Iraqi forces in the capital city responded with anti-aircraft fire as air raid sirens wailed. Television images showed massive plumes of smoke rising from the city.
“The earth is literally shaking in Baghdad,” Reuters correspondent Khaled Oweis reported.
An Associated Press correspondent reported that three major fires were burning in Iraqi leader Saddam Hussein’s Old Palace compound on the west side of the Tigris River. Although the palace itself appeared untouched, a building next to it was on fire and smoke also poured out of a 10-story building in another part of the complex, the Associated Press reported.
“Baghdad is burning,” a correspondent for the Al-Jazeera television network said. “What more can we say?”
Air strikes intensified once again around 10:45 p.m. local time (2:45pm EST), as news agencies reported a large fire raging to the south of the city.
Attacks were reportedly taking place in the northern cities of Mosul and Kirkuk, news reports said.
Al-Jazeera television reported seeing flashes that appeared to be explosions in Mosul. Meanwhile, a Reuters reporter described an apparent attack on Kirkuk.
“I saw half a dozen bright white flashes, probably around the outskirts of Kirkuk and then heard several booms,” correspondent Joe Logan told his agency. Logan is based in a Kurdish-held area in northern Iraq with a view of Kirkuk. He said he could see anti-aircraft fire and smoke rising from an area near the city.
Air Force Gen. Richard Myers, the chairman of the Joint Chiefs of Staff, said “several hundred military targets will be hit over the coming hours.”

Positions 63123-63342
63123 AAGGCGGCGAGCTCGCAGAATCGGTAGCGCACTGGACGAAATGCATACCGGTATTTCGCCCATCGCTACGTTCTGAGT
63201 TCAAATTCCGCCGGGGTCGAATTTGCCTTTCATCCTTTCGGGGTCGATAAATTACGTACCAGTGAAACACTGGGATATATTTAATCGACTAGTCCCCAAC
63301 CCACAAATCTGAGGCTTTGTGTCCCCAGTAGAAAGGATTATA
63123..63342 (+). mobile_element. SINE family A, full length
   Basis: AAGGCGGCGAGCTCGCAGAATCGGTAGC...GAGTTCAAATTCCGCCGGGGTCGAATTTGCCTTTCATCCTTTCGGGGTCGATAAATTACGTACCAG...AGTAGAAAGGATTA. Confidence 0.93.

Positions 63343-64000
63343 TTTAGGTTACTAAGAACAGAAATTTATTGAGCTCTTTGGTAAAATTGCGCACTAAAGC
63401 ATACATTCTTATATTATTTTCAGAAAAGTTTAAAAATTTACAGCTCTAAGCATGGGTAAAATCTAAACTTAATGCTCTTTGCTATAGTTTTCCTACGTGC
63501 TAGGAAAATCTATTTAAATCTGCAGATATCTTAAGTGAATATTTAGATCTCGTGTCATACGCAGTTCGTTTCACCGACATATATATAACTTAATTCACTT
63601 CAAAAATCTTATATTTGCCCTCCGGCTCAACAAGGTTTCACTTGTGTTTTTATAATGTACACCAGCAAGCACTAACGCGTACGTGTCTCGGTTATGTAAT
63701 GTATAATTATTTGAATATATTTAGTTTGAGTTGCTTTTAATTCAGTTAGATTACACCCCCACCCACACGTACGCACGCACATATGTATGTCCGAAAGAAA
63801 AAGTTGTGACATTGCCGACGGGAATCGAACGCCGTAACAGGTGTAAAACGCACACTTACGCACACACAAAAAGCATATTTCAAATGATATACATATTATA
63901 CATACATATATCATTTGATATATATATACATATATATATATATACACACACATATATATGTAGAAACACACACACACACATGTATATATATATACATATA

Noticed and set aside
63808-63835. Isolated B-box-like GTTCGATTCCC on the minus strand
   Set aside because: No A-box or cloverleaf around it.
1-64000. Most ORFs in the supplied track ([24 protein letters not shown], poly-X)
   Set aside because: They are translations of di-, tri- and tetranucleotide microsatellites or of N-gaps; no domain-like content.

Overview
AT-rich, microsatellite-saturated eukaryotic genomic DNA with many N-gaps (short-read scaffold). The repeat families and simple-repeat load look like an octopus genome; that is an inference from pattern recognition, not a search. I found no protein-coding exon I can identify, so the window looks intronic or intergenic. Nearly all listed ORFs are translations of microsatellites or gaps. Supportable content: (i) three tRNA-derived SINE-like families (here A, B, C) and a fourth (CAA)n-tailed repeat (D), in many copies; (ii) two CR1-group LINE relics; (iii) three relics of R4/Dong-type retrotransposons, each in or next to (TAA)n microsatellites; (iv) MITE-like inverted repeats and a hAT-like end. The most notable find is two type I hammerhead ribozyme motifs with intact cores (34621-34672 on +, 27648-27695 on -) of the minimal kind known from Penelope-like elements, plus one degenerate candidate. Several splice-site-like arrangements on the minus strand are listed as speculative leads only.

According to Defense Secretary Donald Rumsfeld, the air campaign began at about 9 p.m. local time (1 p.m. EST). In a press briefing at the Pentagon Friday afternoon, he remarked on the power and precision of the aircraft and armaments being used in the strikes.
“The weapons that are being used today have a degree of precision that no one ever dreamt of in a prior conflict — they didn’t exist. And it’s not a handful of weapons, it’s the overwhelming majority of the weapons that have that precision,” he said.
According to Rumsfeld, the coalition onslaught is shaking Saddam Hussein’s government’s hold on Iraq.
“The regime is starting to lose control of their country,” Rumsfeld said. “The confusion of Iraqi officials is growing. They’re ability to see what is happening on the battlefield … and the control of their country is slipping away.”
Myers said that since the current operation in Iraq began at dawn Thursday local time (late Wednesday EST), coalition aircraft have flown more than 1,000 sorties and dropped “scores of precision-guided munitions on Iraqi military targets.”
Friday’s air attacks came as U.S. and British ground forces continued their incursion into Iraq from the south, pushing some 100 miles into Iraq from the Kuwaiti border, Myers said.
According to Myers, U.S. ground troops have secured the port city of Umm Qasar and the al-Faw peninsula, as well as the main oil manifolds along the al-Faw waterways. Myers said troops have “moved through the southern Iraqi oil fields.” Myers said he expected troops to secure those fields “sometime later today.”